While the Iditarod gets more media attention than any other sporting event in the state, the junior version of the Last Great Race barely gets any time in the lime light.
However, a local teenager is trying to change that.
Miranda Rizzo, of Nikiski, along with cinematographer, Bob Mabrey, have filmed a documentary entitled, "Trails North - One Girl's Quest to Run the Junior Iditarod."
"It's a great little project. No one has ever done anything on the Junior Iditarod," said Miranda's father, Joe Rizzo in regard to the film funded by the Alaska Humanities Forum.
The film follows a first-time Junior Iditarod competitor, Meredith Mapes, 14, from Knik.
The videographers followed Mapes from the beginning of her 2007 season, including training days in the summer, all the way through to her crossing the finish line of the 2008 Junior Iditarod.
Mapes finished 14th out of 21 finishers the year the film was made, but moved up to eighth out of 21 finishers this past season.
"We followed the race on snowmachines and interviewed them on the trail," Rizzo said.
The filmmakers also traced back to the roots of the race, for those unfamiliar with how it all started.
"Interspersed in the film we talk about how the race began -- the Iditarod and the Junior Iditarod, and we talk about the Serum Run, and Joe Redington and Dorothy Page," Rizzo said, the latter two being considered the "father" and "mother" of the Last Great Race.
"We also have a bunch of historic photos from different museums," he added.
As to the purpose of the film's making, Rizzo said the primary goal was education.
"The idea was to teach kids about the Iditarod by highlighting kids doing the junior race," he said.
That's not to say the film doesn't capture the action of a dog sled race in all its glory.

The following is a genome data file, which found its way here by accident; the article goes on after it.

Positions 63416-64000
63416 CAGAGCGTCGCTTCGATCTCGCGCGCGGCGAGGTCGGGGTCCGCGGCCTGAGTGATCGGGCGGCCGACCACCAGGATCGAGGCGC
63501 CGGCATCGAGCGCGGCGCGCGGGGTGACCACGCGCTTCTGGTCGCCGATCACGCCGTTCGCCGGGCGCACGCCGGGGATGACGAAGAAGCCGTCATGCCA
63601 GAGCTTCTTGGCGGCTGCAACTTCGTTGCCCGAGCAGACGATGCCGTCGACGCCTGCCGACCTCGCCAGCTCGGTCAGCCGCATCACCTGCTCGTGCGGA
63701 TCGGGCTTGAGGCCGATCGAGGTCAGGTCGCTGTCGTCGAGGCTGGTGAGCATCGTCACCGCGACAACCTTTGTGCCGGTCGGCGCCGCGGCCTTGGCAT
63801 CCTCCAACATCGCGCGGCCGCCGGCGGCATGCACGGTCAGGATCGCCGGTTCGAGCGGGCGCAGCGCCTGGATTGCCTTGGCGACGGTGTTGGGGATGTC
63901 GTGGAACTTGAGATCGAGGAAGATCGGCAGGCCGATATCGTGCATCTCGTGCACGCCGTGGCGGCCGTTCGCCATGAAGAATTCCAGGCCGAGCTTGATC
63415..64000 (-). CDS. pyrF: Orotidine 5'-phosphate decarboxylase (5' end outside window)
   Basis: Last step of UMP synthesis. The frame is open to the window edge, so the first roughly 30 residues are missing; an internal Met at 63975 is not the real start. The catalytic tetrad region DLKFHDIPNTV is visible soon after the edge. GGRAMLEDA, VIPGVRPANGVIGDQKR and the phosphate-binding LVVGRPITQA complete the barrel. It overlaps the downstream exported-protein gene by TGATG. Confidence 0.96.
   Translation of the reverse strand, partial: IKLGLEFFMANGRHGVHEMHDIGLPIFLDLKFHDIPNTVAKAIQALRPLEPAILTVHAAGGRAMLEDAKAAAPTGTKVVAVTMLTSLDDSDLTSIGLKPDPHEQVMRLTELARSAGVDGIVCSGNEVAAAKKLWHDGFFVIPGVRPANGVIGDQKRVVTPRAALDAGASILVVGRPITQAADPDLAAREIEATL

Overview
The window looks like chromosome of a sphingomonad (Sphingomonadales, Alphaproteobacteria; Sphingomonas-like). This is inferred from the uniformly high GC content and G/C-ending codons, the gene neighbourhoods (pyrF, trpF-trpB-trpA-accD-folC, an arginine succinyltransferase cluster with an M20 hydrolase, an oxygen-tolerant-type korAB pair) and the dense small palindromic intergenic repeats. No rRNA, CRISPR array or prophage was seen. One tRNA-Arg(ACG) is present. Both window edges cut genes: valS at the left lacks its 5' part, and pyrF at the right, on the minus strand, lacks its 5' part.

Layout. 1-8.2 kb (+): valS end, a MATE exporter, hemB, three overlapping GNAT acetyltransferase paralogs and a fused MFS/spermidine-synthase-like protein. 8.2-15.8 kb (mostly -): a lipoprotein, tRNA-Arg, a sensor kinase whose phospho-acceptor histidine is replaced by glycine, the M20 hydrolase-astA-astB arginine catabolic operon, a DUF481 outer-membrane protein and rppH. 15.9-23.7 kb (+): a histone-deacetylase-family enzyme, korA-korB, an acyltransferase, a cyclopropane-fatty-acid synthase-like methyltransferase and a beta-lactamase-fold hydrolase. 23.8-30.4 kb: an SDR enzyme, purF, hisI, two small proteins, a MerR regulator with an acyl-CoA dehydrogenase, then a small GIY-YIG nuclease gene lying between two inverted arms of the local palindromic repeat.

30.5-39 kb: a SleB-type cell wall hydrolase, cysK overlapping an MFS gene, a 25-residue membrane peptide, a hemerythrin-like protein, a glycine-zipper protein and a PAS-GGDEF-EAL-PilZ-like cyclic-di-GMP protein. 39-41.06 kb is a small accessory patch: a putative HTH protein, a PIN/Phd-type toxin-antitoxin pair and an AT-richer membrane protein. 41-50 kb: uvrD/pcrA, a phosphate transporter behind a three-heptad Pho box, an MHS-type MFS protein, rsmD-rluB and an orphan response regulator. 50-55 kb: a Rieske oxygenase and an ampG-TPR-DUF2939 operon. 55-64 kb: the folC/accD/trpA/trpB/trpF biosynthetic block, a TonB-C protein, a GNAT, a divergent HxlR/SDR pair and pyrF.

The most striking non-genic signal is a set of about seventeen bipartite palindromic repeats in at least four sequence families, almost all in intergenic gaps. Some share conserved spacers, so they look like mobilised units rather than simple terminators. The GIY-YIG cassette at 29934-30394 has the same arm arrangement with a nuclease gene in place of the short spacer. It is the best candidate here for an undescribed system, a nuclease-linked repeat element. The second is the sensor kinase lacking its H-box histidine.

Rizzo added the film has plenty of footage capturing the spirit of these young adventurers and their canine companions.
"Doing 140 miles by dogteam at 14 years old is pretty impressive," he said.
The film also has a special guest appearance and interview by Libby Riddles, of Homer, the first woman to win the Iditarod.
The documentary will be shown at Triumvirate Theatre on Saturday at 4 p.m. Running time is 26 minutes.
Admission is free, and DVDs of the film will be available for purchase for $10.
"There were 100 DVDs made, and Meredith took 50 and Miranda took 50. They're selling them to support their dog habit," Rizzo said, since his daughter is a budding musher with 14 dogs of her own.
Immediately following the documentary, "Eight Stars of Comedy Gold," an original comedic show taking a humorous approach to Alaska history, will be performed by Matt Fisher, Alden Ford and Justin Tyler of Sidecar, a professional improvisational theater troupe from New York City. Admission to this show is $7 for adults and $3 for children.
For more information on either showing, contact Joe Rizzo at 776-9450 or 394-1159, or on the Internet go to www.triumviratetheatre.org.
Joseph Robertia can be reached at firstname.lastname@example.org.
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